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U.N. Syria envoy calls on government to start truce
Question of the Day
BEIRUT — The international envoy to the Syrian conflict on Wednesday called on President Bashar Assad’s regime to take the lead in a cease-fire during a major Muslim holiday later this month, calling it a “microscopic” step toward ending a crisis that he said could consume the whole region.
Lakhdar Brahimi told reporters in Beirut Wednesday that if the government initiates the cease-fire, everyone he has talked to on the rebel side has said they also will observe the truce.
Brahimi’s push to get Assad and rebels seeking to topple him to stop fighting for the four-day Eid al-Adha feast set to begin Oct. 26 reflects how little progress international diplomacy has made in stopping 19 months of deadly violence in Syria.
Unlike his predecessor as joint U.N.-Arab League envoy, Kofi Annan, Brahimi has said he has no grand plan to solve Syria’s crisis. Instead, he presented the truce as a “microscopic” step that would lessen Syrian sorrow temporarily and could be the basis for a longer truce.
“The Syrian people are burying hundreds of people each day, so if they bury fewer people during the days of the holiday, this could be the start of Syria’s return from the dangerous situation that it has slipped and is continuing to slip toward,” he said.
Even if the rebels and regime agree, both in the past have verbally signed on to cease-fires only to then blatantly disregard them. And before Brahimi spoke, Syria's government dismissed the plan, saying the rebels lack a unified leadership to sign the truce.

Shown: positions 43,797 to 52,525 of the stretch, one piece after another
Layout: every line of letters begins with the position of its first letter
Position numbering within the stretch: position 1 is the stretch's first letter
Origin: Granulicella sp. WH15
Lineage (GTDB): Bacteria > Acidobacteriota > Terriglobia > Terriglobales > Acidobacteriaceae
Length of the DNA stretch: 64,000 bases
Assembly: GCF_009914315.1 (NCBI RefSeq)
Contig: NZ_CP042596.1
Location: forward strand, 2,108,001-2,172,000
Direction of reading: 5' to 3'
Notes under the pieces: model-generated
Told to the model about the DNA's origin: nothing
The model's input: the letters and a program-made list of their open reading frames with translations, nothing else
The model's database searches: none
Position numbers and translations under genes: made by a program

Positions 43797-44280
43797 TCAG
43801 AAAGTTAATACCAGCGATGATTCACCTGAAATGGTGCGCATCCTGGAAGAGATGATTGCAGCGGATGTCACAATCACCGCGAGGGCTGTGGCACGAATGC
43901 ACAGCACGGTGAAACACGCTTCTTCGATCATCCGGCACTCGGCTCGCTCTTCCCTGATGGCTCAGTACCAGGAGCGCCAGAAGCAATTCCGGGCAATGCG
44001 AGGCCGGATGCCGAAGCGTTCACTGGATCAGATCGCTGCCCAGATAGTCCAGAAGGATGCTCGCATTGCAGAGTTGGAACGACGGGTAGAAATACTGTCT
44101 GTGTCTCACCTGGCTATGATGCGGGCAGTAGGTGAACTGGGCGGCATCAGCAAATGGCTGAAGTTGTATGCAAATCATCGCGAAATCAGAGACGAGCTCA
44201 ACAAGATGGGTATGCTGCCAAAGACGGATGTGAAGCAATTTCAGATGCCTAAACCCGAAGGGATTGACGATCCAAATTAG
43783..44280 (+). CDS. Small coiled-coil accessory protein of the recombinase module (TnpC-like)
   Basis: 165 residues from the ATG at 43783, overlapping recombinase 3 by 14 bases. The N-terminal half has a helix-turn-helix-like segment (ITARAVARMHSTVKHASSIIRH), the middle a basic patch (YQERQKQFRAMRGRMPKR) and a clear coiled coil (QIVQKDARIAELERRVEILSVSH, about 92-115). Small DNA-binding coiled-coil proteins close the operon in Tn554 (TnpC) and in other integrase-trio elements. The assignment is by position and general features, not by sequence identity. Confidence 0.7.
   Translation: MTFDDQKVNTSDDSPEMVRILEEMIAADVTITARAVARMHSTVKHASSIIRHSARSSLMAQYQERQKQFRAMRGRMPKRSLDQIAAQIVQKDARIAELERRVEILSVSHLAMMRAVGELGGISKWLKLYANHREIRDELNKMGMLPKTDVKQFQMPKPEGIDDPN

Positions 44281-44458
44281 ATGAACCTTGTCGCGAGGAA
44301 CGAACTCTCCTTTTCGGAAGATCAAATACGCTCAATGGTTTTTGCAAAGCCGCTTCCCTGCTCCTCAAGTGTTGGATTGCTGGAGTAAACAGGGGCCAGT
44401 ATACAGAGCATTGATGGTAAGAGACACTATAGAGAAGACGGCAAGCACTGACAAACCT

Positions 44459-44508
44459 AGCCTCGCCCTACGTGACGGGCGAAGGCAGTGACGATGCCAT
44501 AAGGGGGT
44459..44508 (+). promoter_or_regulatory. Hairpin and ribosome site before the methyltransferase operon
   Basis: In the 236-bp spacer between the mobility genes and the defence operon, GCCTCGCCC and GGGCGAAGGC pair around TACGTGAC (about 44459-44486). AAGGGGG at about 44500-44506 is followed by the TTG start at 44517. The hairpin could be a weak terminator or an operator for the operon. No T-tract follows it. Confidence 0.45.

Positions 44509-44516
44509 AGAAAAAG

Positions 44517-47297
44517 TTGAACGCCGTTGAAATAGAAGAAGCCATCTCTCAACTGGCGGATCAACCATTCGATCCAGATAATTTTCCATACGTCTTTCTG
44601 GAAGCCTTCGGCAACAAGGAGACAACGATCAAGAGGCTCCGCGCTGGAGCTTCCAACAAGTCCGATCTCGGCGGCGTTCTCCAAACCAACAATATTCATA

“There is the state, represented by the government and the army on one front, but who is on the other front?” asked an editorial in the Al-Thawra daily.
The scores of rebel units fighting a brutal civil war against the regime have no unified leadership, and many don’t communicate with each other.
Brahimi spoke following meetings with top Lebanese officials as part of a regional tour. He said all countries must work to stop Syria’s civil by halting arms shipments so the conflict doesn’t spread.
Turkey, Saudi Arabia and Qatar are sympathetic to the rebels and are believed to be facilitating their acquisition of weapons or arming them directly. Iran and Russia are Assad’s biggest supporters and provide the Syrian military with most of its advanced weapons.
“These countries need to realize, as we heard today in Lebanon, that it is not possible that this crisis will stay inside Syrian border forever,” he said. “Either it has to be taken care of or it will spread and spill over and consume everything.”
Rebel leaders were not immediately available for comment on the proposed truce.
Syrian Foreign Ministry spokesman Jihad Makdessi said in statement released by the state news agency Wednesday that the government was waiting for Brahimi to come to Damascus to convey to officials there the results of his tour.
They would welcome any “constructive initiative,” Makdessi said.
It was unclear if Brahimi would travel to Damascus from Beirut.
Activists say more than 33,000 have been killed since Syria’s uprising started in March 2011.
• Associated Press writer Albert Aji contributed reporting from Damascus, Syria.
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